Schiavo Case Underscored Magnitude of End-of-Life Planning
The long legal battle over the fate of Terri Schiavo cast a much-needed spotlight on the importance of medical directives lik...Read more
[This article was originally published on April 9, 2003. The links were updated on August 24, 2018.]
The person appointed by a court to manage the affairs of an institutionalized Medicaid recipient failed in her role because she did not respect the efforts that the recipient and his wife had made to protect their small savings from being gobbled up by long-term care costs, an appeals court in the State of Washington has ruled. Estate of Sullivan v. Brashear (Wash. Ct. App., Div. I, No. 49266-7-I, March 31, 2003) (unpublished opinion).
In 1980, John and Else Sullivan wrote separate wills giving everything to each other, or to two nieces once they were both gone. When Mr. Sullivan needed long-term care, Mrs. Sullivan sought out an elder law attorney, who advised her to take several planning steps, including transferring title to the couple's mobile home into her name alone, which she did. Mrs. Sullivan died shortly thereafter and Sheila Brashear, a professional guardian, was appointed to be the guardian of Mr. Sullivan.
One of the nieces, who was personal representative of her aunt's estate, asked the court to distribute the proceeds of the mobile home to the estate. The guardian, Ms. Brashear, opposed this and asked that funds from the mobile home be taken from Mrs. Sullivan's estate and given to Mr. Sullivan.
The nieces noted that giving the money to Mr. Sullivan would disqualify him from Medicaid, and they suggested a special needs trust instead. The nieces requested that Ms. Brashear honor the estate planning that had been done by the Sullivans. While this was going on, the Department of Social and Health Services filed a substantial Medicaid lien against Mr. Sullivan's estate.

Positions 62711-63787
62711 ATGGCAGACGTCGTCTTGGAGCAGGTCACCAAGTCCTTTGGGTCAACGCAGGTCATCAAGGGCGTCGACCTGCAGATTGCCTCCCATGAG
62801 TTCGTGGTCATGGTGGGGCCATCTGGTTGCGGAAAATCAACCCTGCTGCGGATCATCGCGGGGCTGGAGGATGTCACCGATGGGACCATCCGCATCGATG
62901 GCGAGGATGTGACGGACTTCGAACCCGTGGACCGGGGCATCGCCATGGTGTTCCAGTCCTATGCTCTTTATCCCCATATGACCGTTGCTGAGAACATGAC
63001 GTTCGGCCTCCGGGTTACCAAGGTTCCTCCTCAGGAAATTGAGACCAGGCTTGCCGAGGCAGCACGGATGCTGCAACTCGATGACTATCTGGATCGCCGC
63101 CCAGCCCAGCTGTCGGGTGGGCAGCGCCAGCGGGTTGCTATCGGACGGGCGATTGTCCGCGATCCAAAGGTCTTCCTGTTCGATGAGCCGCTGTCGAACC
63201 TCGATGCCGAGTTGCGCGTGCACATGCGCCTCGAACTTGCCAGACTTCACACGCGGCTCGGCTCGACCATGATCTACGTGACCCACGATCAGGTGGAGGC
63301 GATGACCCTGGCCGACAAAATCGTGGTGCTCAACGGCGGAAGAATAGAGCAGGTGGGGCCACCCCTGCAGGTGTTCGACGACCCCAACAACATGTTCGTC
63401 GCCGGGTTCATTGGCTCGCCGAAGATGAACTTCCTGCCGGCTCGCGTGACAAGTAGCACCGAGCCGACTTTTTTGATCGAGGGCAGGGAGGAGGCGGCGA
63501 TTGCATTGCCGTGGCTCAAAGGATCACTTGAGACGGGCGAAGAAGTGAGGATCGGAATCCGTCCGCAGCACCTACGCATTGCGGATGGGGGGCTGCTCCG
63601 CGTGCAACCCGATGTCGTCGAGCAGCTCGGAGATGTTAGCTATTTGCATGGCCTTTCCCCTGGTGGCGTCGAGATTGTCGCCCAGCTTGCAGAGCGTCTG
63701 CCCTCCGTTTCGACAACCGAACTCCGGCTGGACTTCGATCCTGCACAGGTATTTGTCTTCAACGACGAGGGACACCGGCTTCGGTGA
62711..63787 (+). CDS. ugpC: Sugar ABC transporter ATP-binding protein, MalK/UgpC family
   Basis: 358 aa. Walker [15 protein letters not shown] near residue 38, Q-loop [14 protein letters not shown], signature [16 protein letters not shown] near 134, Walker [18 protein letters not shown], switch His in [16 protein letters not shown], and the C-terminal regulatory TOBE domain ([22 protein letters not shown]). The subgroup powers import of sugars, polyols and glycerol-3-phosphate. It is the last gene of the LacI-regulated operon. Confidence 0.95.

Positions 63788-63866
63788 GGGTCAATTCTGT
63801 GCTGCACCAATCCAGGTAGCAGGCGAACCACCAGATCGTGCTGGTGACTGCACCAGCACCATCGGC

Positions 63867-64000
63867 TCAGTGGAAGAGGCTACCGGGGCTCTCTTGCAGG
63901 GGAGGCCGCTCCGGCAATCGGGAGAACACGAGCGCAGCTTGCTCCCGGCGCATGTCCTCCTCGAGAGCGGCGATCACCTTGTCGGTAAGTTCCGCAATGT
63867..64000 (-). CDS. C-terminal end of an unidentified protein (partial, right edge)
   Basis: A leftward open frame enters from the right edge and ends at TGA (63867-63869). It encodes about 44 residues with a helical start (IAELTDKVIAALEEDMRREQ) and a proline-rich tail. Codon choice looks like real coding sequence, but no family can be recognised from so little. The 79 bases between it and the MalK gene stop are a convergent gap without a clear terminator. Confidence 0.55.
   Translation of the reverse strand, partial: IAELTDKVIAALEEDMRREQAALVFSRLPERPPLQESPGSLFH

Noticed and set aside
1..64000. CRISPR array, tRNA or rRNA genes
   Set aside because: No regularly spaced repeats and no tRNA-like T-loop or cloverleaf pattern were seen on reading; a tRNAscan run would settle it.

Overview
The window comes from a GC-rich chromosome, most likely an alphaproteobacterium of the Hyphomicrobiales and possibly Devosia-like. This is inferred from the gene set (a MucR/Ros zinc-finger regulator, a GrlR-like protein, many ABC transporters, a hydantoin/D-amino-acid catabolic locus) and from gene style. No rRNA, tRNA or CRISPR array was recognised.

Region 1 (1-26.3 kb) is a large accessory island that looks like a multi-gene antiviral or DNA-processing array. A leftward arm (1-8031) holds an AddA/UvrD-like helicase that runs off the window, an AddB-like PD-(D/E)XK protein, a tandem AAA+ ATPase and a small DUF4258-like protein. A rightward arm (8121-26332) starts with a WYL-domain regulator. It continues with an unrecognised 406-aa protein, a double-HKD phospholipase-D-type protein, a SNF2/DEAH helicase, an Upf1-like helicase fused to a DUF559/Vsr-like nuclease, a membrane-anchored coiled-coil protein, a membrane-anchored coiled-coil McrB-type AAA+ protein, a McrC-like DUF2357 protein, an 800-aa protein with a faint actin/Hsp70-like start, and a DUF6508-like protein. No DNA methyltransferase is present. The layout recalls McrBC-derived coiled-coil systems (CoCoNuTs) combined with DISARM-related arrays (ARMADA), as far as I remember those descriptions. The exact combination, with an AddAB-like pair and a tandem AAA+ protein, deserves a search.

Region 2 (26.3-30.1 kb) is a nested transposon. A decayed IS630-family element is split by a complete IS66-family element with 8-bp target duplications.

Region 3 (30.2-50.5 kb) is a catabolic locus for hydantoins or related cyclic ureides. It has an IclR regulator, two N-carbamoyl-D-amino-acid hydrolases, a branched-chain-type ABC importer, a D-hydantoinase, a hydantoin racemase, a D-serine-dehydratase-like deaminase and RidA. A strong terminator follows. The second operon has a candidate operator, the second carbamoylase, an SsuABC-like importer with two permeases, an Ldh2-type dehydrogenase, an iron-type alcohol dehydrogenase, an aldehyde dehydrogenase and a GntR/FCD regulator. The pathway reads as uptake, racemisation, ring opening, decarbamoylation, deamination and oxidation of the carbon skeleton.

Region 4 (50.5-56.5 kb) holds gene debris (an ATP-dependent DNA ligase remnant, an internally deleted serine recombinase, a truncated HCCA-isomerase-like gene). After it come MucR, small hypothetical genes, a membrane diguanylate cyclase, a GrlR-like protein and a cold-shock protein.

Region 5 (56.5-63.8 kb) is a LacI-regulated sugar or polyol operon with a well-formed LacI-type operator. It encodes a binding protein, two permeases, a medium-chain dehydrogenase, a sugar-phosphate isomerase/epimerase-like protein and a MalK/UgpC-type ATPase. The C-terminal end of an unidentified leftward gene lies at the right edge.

The nieces sued Ms. Brashear, alleging that as a result of her actions the estates of Else and John Sullivan were substantially damaged. The trial court dismissed the complaint, holding that Ms. Brashear had acted within the scope of her duties as guardian.
The State of Washington Court of Appeals reverses, finding that Ms. Brashear breached her duties to Mr. Sullivan and to his estate. The court finds that Ms. Brashear should have sought court approval before insisting that Mrs. Sullivan's estate be invaded to provide money to Mr. Sullivan, and that she failed to recognize that any money given to Mr. Sullivan would provide no benefit to him since he was a Medicaid recipient. "There were clear allegations that any additional financial interest received by John Sullivan's guardianship estate would only serve to benefit Brashear or the Department of Social and Health Services in direct contravention of the intent of either John or Else," the court writes.
For the full text of this decision, go to: https://www.courts.wa.gov/opinions/?fa=opinions.opindisp&docid=492667MAJ.
For more on guardianship, click here.